Tony and I have been blessed to meet all kinds of interesting people. We have stories galore, and we figured it’s about time we start sharing them. So for the next couple of weeks, we’ll be doing exactly that.
I think there’s so much to be learned from a person’s story. Perhaps that’s why I love country music. Fortunately, my husband loves it too. On a typical day, you can find us cruising around Cape Town blaring George, Kenny, Tim and Garth... you know, all the real good ones. There aren’t any country radio stations in South Africa, so of course, we have to bring our own CDs to the party.
But even though I’m thankful to have those CDs with me halfway around the world, there’s just something different about listening to them while driving the backroads of my hometown. It’s as if the stories being told start come alive. Here in Tennessee, they become possible. So last night, with the windows down, we sped along Highway 11E and sang about Guinevere, Bobby, Samantha and that lovely widowed woman who was hellbent to make it on her own. And I was intrigued by each of them.
I often wonder why people are the way they are (Who are you?). I wonder what experiences have shaped and molded their beings (Where have you come from?). And I wonder what will ever come of them (Where are you going?).
Whether it’s a character in a country song, or a real-life person standing in front of me, you can be sure that I’m always turning these kinds of questions around in my head. Partly because I’m interested in people, and partly because I want to learn from them.
Last Sunday, Tony and I were privileged to speak at a local church in Knoxville. After the service, the congregation hosted a lunch for us in the fellowship hall. At one point, for no particular reason, I pivoted in my chair and looked behind me. There was a young girl of 8-9 years old going through the food line, and she waved at me. I did one of those “glance back real quick to make sure she was waving at me” maneuvers, then I returned the gesture. A few seconds later, I complimented her on her boots as she walked by my table. She politely said thank you and kept moving.
Once our lunch was finished and the majority of the crowd had cleared, Reverend Jackson and his wife introduced Raven to Tony and me. “She’s been asking about you, Julie,” said Patty. I’m often amazed at how much instant credibility I have with young girls. And equally as often, I have to remind myself that I too thought women in their 20s were beyond super cool when I was 18 and under.
Based on looks alone, Raven reminded me of myself when I was her age. I’m pretty sure we share the same eight year-old church look. Medium-length blonde hair. A few freckles. Headband. Floral dress with a square bib. That’s the one.
But as soon as Raven started talking, I realized we were quite different, indeed. I was truly impressed with her communicative ability and knack for color and textiles. I definitely wasn’t as verbally expressive as a youngster, and my passion for the creative wasn’t so obvious.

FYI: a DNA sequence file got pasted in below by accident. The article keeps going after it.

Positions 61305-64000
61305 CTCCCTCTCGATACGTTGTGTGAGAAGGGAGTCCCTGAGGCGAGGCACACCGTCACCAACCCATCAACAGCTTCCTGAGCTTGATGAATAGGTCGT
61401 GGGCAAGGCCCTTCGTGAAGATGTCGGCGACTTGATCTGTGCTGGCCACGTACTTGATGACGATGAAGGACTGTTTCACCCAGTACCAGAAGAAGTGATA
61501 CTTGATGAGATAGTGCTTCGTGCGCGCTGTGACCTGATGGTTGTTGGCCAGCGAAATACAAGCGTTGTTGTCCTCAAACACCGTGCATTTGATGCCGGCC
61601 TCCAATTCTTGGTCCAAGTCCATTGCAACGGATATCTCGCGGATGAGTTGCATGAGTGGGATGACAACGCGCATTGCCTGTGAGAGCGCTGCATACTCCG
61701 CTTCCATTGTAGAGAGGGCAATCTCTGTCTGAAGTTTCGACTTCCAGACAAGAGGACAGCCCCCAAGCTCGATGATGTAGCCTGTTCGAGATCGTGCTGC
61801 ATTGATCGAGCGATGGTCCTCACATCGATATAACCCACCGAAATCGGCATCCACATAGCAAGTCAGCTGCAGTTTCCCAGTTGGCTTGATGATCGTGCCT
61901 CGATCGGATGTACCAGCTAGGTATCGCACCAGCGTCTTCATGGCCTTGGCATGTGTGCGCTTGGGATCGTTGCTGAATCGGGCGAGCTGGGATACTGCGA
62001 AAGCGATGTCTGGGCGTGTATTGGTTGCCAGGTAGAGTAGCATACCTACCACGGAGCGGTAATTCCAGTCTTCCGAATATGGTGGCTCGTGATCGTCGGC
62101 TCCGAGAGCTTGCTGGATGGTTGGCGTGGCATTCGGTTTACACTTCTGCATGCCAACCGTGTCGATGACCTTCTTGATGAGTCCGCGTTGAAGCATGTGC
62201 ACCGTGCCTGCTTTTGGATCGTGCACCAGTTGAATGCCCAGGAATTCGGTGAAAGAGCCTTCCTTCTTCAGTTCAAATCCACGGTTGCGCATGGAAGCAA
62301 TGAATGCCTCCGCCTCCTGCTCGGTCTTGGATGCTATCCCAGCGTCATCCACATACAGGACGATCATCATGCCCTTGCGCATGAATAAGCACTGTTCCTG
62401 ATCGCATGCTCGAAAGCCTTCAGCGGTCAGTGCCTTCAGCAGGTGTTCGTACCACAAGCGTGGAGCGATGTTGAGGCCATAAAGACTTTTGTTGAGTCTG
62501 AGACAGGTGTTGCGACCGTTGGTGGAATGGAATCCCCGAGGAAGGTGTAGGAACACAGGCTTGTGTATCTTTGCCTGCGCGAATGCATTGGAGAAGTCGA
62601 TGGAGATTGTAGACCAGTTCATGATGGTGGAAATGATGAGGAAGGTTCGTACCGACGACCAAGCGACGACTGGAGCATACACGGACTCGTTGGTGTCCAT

Because our school systems cater more to the analytical than they do to the artistic, my first question for Raven was, “Do you take any art classes?” Thankfully, she does, and of course, it’s her favorite.
She proceeded to tell the four of us adults about how you can express your feelings through painting. She described some of her artistic practices in such detail, I even began wondering what she was talking about. “Wow, this chick is imaginative,” I thought to myself.
Raven also showed us all of her neat findings from the church’s secondhand closet. A pair of white dress shoes. A floral dress. A red velvet purse. And a pink musical box with a ballerina on the inside. All of her things were tucked nicely away in a purple jack-o’-lantern meant for trick or treating.
She described each item in detail and talked about why she liked them—despite their defects. Despite the scuffs, the missing button and the broken winding key. “Wow, this chick appreciates things. She sees value and beauty despite the mess."
Then perhaps my favorite couple of statements Raven made to us were: 1) that you can also take P.E. (physical education/gym class) at school if you want to become a wrestler, and 2) that they have stuffed lions in class, and you can sit next to them in a chair if you want to practice becoming a lion tamer at the circus. “Wow, a wrestler? A lion tamer?”
You see, for Raven, all things are possible.
I didn’t meet her parents that day, and from what I gathered, I don’t think they go to church (at least not on a regular basis). But Raven goes every Sunday. She simply hitches a ride with the Reverend and his wife. Because why not, I guess.
I was blown away by this little girl. Fascinated by her mind, her heart and her dedication to the church. So, like God often does, he told me to give her one of my favorite things... my peace necklace. I recently lost three of my favorite necklaces—two of which I’ve been wearing for a few years now—so parting ways with another one was quite difficult for me.
But I did it, mostly because I already knew the alternative—one of my favorite things morphing into a sign of disobedience—but also because I really wanted Raven to have it.
I unhooked the chain from around my neck and told her, “I want you to have this necklace. I made it, and art is really important to me too. So when you wear it, let it be a reminder to keep practicing your art and to keep loving Jesus.” And once again, she politely said thank you... and kept on moving.